Who doesn’t love Peruvian food? When done right it’s got style, substance, spice and balance. There is something for everyone from bright, marinated fish to earthy dishes that combine a rainbow of root vegetables and peppers.
Super-hot Wynwood makes a perfect backdrop for chef/owner Rafael Perez’s vision. Add to that a hip indoor/outdoor industrial setting and a creative pisco bar. The warehouse-like space is trendy and comfortable if a bit too brightly lit.
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Even the name was conceived with the help of a numerologist, who calculated that the number 9 (with corresponding letters G and K) would be most auspicious.
But, at least on my multiple visits, GK Bistronomie was a bit of a disappointment.
The menu, which includes lots of trendy ingredients — really, burrata? — does sound appealing. Foie gras empanads anyone? But the cooking is dramatically uneven. Still it’s the dysfunctional service that really brings it down.
We got stuck with a bubble-headed waiter who twice lost his pen and patted himself down looking for it. He double-charged us for drinks, wandered off mid-sentence and failed to come to our table even though we flagged him down several times and he seemed to catch our eyes. This was not a busy day. We were one of four tables, and there were at least three waiters working.
All the while, a maitre d’ stood at the host’s stand with a calculator, doing figures while we waited nearly 15 minutes for someone to bring us a check. On another visit the waiter seemed woefully ignorant of the menu and oddly impatient while we tried to parse it.
A classic lomo saltado is a good-enough rendition made with slices of organic beef tenderloin served with billowy jasmine rice and nice hunks of fried potatoes. Flavors are bold with some help from from the aji-spiced sauce. However, the meat was chewy and clunky slices of anemic tomato were as tasteless as tissues.
Likewise the aji de gallina — usually a favorite of mine — had all the right elements including gorgeous slices of boiled yellow potato, briny bits of olives and a velvety sunshine-yellow, spicy Peruvian pepper sauce that gives this dish its name. Unfortunately, the shreds of chicken had been cooked so long they were rubbery.
A lunchtime quinoa tabbouleh was missing parsley, mint, bulgur wheat, tomato, cucumber or anything vaguely related to the any version of the Lebanese salad. It did have delicate arugula leaves that had turned dark and transparent from too much dressing and time.
Classic ceviches fare better, including a traditional corvina with lots of lime, cilantro, red onion, sweet potato and fat nibs of choclo (juicy Peruvian corn). However, the Parmesan tiradito is a bad idea and badly executed. Who wants pastey, lumpy, rich cheese sauce with fresh lime-“cooked” grouper? It might work in some iteration but not here.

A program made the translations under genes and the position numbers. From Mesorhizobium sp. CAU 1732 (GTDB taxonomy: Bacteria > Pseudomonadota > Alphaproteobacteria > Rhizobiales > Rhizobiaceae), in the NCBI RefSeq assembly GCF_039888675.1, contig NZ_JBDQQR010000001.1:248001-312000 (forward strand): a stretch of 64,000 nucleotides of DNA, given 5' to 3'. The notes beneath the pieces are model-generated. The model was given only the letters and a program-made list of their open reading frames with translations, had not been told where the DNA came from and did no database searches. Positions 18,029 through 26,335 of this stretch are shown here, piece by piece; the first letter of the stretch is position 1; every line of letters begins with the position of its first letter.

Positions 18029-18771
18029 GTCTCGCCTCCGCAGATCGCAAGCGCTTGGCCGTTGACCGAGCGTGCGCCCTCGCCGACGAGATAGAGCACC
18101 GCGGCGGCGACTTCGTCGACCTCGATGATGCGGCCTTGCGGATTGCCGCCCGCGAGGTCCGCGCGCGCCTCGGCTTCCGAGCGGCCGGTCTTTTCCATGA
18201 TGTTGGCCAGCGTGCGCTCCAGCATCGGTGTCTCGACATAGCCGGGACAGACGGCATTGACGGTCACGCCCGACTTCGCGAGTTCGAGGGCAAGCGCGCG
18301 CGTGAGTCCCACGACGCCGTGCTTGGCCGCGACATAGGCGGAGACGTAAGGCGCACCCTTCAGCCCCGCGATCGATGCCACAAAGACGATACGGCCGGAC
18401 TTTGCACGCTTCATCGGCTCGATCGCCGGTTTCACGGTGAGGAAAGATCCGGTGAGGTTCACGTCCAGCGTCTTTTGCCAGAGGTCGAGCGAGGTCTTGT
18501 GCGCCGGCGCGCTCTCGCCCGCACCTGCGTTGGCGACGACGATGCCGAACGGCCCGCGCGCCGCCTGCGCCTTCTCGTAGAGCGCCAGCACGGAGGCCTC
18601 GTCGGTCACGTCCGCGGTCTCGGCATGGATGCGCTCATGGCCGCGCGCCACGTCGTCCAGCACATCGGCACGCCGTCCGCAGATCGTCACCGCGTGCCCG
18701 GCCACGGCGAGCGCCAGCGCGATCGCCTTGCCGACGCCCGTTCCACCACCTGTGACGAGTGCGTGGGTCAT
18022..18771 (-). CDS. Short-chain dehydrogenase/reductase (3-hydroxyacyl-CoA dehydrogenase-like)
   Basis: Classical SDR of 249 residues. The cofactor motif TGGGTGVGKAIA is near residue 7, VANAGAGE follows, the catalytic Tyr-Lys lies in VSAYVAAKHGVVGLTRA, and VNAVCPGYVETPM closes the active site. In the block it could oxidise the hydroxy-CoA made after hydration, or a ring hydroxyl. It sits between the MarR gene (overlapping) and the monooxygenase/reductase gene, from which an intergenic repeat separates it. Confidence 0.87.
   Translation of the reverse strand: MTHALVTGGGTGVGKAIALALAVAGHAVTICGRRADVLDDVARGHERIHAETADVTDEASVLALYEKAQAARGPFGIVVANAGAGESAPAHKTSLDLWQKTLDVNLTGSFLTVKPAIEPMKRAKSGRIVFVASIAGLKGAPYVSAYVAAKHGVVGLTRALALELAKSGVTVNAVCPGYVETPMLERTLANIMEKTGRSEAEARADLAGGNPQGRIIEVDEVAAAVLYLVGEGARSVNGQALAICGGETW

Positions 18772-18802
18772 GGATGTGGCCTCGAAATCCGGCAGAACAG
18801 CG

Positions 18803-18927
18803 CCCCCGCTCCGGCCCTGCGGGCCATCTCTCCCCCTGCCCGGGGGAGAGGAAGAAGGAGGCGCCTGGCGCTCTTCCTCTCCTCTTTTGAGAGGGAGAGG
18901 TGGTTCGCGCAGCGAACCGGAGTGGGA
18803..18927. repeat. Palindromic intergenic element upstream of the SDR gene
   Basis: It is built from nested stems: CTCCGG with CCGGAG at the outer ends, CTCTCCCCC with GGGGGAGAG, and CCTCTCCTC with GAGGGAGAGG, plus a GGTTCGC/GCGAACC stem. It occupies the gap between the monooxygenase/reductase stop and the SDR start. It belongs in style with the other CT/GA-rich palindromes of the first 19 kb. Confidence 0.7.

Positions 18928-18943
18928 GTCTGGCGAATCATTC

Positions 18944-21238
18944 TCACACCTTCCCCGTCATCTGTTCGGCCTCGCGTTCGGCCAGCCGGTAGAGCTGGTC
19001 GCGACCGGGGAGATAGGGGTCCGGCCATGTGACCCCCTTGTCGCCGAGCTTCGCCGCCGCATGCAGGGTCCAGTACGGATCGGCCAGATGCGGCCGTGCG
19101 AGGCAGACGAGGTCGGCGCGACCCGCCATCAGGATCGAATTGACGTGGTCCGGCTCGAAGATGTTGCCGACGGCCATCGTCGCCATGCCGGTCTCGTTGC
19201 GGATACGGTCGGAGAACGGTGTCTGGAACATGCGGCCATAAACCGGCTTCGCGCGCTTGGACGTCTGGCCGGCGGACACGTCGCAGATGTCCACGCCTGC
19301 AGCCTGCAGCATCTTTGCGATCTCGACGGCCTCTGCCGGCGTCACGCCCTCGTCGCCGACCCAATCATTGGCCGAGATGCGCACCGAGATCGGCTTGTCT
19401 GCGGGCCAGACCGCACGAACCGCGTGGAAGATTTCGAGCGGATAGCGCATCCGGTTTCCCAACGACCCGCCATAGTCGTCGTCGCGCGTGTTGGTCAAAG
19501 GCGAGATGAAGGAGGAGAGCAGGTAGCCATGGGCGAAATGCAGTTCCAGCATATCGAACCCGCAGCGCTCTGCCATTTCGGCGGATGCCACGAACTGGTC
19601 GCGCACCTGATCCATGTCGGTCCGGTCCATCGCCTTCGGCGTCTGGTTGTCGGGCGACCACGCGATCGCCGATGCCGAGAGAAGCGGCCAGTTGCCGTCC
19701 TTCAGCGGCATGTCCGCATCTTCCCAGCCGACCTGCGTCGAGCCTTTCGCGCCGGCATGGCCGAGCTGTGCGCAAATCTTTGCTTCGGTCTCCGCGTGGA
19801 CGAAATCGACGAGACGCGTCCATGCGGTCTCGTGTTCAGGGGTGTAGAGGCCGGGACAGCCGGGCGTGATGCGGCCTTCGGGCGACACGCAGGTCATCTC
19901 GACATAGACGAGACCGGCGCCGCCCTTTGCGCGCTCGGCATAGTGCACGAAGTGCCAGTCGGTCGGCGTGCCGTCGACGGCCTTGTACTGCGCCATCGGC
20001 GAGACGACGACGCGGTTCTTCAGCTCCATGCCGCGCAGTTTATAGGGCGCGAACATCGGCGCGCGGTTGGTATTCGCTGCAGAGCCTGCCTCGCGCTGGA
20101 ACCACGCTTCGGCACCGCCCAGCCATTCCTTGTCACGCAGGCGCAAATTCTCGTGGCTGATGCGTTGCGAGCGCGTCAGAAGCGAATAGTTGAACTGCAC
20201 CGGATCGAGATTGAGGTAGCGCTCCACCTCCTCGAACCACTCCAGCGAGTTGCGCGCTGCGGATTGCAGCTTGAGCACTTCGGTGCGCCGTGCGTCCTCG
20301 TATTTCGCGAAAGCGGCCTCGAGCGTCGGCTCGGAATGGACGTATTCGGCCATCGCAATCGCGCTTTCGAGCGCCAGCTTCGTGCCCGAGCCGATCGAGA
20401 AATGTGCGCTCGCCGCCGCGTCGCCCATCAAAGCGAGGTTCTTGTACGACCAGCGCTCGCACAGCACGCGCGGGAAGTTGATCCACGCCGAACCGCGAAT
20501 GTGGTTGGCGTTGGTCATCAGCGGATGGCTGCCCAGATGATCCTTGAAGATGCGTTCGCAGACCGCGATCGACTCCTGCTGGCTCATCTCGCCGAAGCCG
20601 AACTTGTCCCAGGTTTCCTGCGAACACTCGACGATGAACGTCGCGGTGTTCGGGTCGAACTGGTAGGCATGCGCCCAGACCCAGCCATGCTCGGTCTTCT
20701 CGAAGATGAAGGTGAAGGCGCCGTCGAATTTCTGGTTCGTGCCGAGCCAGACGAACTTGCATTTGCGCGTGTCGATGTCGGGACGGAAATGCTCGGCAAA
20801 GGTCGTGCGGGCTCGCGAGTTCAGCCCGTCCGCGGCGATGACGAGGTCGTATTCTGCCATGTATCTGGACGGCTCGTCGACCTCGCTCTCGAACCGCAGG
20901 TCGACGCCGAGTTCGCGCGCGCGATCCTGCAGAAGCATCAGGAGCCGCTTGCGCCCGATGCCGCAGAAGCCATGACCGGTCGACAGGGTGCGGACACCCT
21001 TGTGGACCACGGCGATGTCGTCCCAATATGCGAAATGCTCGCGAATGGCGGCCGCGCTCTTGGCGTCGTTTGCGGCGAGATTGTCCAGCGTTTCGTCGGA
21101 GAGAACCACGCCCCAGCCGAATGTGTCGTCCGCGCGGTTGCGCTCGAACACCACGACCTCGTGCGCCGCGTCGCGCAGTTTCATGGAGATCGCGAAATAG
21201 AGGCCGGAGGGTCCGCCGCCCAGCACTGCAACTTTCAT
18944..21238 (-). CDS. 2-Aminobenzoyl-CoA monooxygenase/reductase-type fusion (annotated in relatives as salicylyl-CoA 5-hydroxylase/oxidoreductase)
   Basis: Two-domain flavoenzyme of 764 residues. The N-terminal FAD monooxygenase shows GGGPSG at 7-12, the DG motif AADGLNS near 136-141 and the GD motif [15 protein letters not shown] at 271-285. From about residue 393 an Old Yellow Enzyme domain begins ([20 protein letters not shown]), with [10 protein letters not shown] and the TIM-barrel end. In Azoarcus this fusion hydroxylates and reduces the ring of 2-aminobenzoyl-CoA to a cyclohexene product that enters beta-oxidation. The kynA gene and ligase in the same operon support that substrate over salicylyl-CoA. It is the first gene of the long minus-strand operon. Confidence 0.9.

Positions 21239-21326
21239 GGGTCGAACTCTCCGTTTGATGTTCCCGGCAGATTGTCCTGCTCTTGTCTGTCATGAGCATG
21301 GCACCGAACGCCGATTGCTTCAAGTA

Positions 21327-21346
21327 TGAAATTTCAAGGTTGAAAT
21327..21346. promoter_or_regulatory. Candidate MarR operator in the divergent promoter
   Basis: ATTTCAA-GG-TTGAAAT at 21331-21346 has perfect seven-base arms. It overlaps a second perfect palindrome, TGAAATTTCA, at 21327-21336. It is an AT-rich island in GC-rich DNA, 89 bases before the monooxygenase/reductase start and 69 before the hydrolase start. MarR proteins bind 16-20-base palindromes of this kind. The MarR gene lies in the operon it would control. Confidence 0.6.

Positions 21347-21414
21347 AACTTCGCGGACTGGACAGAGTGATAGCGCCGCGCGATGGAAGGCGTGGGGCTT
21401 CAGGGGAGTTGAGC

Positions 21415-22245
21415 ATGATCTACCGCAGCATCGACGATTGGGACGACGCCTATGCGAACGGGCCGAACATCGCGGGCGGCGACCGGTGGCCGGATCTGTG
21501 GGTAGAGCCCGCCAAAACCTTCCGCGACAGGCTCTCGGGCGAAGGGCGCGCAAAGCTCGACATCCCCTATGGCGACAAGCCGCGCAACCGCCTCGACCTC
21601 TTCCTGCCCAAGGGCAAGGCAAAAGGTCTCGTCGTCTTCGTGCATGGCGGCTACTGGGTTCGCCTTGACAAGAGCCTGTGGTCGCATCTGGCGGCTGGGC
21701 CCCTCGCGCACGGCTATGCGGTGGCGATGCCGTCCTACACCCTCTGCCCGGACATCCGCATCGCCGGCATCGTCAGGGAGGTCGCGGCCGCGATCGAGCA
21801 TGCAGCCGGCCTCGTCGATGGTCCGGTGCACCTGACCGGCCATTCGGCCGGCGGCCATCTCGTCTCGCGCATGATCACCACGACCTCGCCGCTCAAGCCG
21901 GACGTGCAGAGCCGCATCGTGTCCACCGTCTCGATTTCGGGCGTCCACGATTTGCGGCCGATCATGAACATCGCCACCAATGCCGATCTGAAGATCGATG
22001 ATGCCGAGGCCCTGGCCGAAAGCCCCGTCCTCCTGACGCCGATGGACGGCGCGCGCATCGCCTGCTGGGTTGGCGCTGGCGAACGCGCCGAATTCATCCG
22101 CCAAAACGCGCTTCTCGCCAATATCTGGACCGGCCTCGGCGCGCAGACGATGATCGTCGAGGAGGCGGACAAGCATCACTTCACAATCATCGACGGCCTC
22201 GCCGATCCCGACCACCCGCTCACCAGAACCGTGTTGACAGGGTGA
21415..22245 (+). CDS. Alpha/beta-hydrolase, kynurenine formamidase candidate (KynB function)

A pulpo al olivo, a staple of Nikkei cooking, here also had just a little too much going on. Sliced lozenges of leathery octopus are buried beneath an avalanche of thick olive puree and so many smatterings of red, black, green, white and purple sauces, caviars and sprouts that it was hard to keep track of the muddled flavors.
A so-called mushroom ceviche, highly touted by our waiter, consisted of a tangle of fragile enoki doused in a dressing with so much sour yuzu and truffle oil it overwhelmed.
A thick, moist and flavorful black quinoa burger has a nice bite and holds its own with American cheese, lettuce, tomato and a super squishy, sweet bun with a side of crackly delicious house-made potato chips.
A main course of light and luscious fresh snapper should have been fantastic, but a heavy, unctuous chorizo component overpowers the whole dish. And a sour lumpy malanga mash does nothing to lighten it.
At least desserts are more subtle, especially a stunning Nutella mousse in a jar. Its little merengue kisses and a surprise mound of chunky chocolate and hazelnuts buried beneath the cottony mousse prompted a battle of the spoons at our table.
The bar turns out fantastic cocktails with fresh-squeezed tropical fruit juices, a nice wine and beer selection, and iced teas made from local teashop Orteas.
Still, GK Bistronomie could be so much better if the chef tried a little less hard and the staff a bit more.
Follow Victoria Pesce Elliott on Twitter @VictoriaPesceE
Miami Herald reviewers dine anonymously at the newspaper’s expense.